Attention Span (and the rise of Podcasts)
For most of my life I’ve been hearing about the problem of the average attention span of Americans. When I was kid it was the TV (aka “the idiot box” according to parents), then it was video games, then it was the internet, then it was the iPhone, then it was the Facebook crawl, then it was TikTok and then… You get the idea. Every ten years or so a new attention-span-villain was named as the destroyer of American youths.
I see attention spans the same way as I see personality characteristics — God created a great variety and the world is a better place as a result of it. I don’t think an unwavering, especially long attention span is inherently virtuous (especially when it’s put in the service of bad ideas.) Nor is a short or jumpy attention span inherently problematic. Certainly we diagnose and identify that many of us have ADD or ADHD. Many of our best and brightest operate in this space.
It is true, however, that until recently we’ve been on a cultural trajectory that encourages a shortened attention span. Films are shorter on average than they were 50 years ago. Time magazine is 1/10th the size of what it once was once. Three-minute songs have replaced thirty-minute symphonies in our preferred music. The way video is now cut and edited happens at a pace that would have given our ancestors a raging headache. If you have doubts about this, show any five-minute clip of “The Bourne Identity” to a 90-year-old and let them react to it.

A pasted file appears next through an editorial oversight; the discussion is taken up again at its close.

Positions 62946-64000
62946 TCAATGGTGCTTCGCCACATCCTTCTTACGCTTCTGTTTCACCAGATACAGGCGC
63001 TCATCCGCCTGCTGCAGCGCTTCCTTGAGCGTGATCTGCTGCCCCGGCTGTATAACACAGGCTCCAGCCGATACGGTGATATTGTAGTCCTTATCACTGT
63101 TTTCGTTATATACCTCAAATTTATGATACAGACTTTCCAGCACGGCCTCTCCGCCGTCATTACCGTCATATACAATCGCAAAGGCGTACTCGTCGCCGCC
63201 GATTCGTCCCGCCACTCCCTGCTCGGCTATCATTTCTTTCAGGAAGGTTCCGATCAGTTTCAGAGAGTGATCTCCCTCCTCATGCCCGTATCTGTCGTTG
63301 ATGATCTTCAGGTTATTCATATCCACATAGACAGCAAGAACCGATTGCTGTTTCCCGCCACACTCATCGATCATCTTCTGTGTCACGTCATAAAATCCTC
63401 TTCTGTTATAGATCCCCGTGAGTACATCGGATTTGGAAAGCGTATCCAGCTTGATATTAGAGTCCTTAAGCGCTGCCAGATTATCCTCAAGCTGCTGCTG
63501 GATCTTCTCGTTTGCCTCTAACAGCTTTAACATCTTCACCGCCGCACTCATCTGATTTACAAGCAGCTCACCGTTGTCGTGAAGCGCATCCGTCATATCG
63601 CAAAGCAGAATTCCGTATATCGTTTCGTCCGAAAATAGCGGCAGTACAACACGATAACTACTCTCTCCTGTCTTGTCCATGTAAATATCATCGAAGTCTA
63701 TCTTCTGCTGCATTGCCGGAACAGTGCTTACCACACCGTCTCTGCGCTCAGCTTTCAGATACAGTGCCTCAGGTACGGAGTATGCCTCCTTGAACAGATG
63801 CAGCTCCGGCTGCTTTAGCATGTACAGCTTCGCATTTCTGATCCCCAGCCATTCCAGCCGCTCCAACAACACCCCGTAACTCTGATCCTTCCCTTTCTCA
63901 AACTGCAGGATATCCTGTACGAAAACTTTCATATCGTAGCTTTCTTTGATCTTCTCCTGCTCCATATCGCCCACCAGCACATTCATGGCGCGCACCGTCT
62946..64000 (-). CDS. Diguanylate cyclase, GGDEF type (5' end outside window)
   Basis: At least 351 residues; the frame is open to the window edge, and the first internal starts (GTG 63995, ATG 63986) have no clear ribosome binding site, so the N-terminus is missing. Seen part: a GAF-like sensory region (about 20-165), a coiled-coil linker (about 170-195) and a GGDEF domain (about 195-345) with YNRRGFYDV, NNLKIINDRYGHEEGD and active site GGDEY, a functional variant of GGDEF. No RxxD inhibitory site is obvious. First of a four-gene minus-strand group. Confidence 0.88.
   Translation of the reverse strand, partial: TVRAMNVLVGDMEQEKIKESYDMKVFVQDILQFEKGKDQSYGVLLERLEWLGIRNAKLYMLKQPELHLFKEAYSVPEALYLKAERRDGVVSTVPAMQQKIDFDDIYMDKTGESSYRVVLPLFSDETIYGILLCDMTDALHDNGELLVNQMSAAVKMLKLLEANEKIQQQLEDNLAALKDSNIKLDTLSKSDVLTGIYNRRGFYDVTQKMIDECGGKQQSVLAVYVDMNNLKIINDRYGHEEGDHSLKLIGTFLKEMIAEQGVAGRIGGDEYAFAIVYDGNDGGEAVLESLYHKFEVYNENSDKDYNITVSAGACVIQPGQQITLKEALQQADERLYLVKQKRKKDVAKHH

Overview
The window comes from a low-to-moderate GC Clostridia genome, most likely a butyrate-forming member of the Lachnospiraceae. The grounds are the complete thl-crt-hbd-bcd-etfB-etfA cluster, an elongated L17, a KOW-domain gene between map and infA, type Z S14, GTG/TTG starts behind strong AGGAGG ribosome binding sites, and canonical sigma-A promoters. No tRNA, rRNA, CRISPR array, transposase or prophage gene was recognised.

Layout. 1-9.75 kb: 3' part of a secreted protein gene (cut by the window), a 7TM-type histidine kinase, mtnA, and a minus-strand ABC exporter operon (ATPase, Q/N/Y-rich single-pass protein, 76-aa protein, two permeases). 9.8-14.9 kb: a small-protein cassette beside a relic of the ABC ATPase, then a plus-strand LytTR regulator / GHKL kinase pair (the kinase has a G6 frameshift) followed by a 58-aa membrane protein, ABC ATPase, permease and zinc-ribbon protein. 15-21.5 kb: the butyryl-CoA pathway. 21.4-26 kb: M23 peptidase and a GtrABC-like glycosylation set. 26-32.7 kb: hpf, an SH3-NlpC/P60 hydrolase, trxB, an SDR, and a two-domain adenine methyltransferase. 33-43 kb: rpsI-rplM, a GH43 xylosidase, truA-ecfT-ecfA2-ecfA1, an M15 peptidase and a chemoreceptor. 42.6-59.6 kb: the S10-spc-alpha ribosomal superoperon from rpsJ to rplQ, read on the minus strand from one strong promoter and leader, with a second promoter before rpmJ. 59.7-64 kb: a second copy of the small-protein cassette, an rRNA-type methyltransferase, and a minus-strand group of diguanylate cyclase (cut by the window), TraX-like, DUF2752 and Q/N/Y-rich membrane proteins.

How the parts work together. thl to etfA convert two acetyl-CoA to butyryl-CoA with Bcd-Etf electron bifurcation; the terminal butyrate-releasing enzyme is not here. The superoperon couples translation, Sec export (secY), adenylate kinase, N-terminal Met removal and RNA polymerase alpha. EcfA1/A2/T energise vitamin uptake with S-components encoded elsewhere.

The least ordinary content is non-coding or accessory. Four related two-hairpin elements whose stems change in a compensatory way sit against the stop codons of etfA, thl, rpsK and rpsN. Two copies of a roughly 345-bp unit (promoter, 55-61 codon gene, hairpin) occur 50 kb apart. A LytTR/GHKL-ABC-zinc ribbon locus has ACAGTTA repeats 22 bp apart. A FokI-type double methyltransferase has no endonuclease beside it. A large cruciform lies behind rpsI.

Somehow, into this culture of quickening pace, the long-form podcast was born. With roots in talk radio and the early days of internet blogging, podcasts jumped into the spotlight in June 2005 when Apple added podcasting to its iTunes 4.9 music software and started building a directory of podcasts at its iTunes Music Store.
Podcasts generally feature a single host, or more commonly, a host and guest(s) talking over a topic of common interest and curiosity. The most listened to podcast in America — The Joe Rogan Experience — claimed over 190 million listeners per month in 2019 before the show moved off of public networks and onto subscription based Spotify. Joe Rogan’s show routinely runs over three hours per day. Some episodes and conversations have run over the five hour mark! How is it that Americans with purportedly diminished attention spans are tuning into this?!?
I have a theory: The wealth of information in our modern, technology rich world has made us increasingly hungry for stories, good listening, and curious conversations. Joe Rogan is no intellectual genius offering well crafted speeches. He has an inquiring mind and a sharp ear. He’s able to draw out great stories and passion from his guests.
While we’re a little late to the party, Elmhurst CRC is jumping on the bandwagon. We’ve launched a podcast that will perform a weekly deep dive into a single chapter of the Bible.
What better story to engage than the one God tells? What better place to turn a listening ear? What better source for sparking curiosity??
I’d love for you to give it a listen and let me know you find the experience. Take a long walk and listen to a chapter of the Bible and see where the Spirit takes you. Break up the boredom of a drive with some spiritual curiosity.
As we come back together, I’m hopeful that what will keep us together is a common experience of what God is still speaking to us through the Word.